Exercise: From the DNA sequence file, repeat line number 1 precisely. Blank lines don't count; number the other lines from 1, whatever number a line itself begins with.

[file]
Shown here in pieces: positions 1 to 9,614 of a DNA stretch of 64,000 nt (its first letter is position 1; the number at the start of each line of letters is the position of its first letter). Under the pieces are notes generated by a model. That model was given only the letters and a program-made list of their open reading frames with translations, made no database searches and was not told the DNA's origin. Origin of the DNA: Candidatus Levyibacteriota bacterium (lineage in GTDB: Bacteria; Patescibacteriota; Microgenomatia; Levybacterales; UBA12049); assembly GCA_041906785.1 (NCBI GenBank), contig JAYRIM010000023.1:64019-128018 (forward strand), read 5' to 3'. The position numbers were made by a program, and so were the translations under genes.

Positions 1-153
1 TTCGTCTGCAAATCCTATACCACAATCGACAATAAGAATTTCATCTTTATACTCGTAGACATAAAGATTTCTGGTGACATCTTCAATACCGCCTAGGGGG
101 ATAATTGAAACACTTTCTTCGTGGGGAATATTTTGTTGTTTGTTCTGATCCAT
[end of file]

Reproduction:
Shown here in pieces: positions 1 to 9,614 of a DNA stretch of 64,000 nt (its first letter is position 1; the number at the start of each line of letters is the position of its first letter). Under the pieces are notes generated by a model. That model was given only the letters and a program-made list of their open reading frames with translations, made no database searches and was not told the DNA's origin. Origin of the DNA: Candidatus Levyibacteriota bacterium (lineage in GTDB: Bacteria; Patescibacteriota; Microgenomatia; Levybacterales; UBA12049); assembly GCA_041906785.1 (NCBI GenBank), contig JAYRIM010000023.1:64019-128018 (forward strand), read 5' to 3'. The position numbers were made by a program, and so were the translations under genes.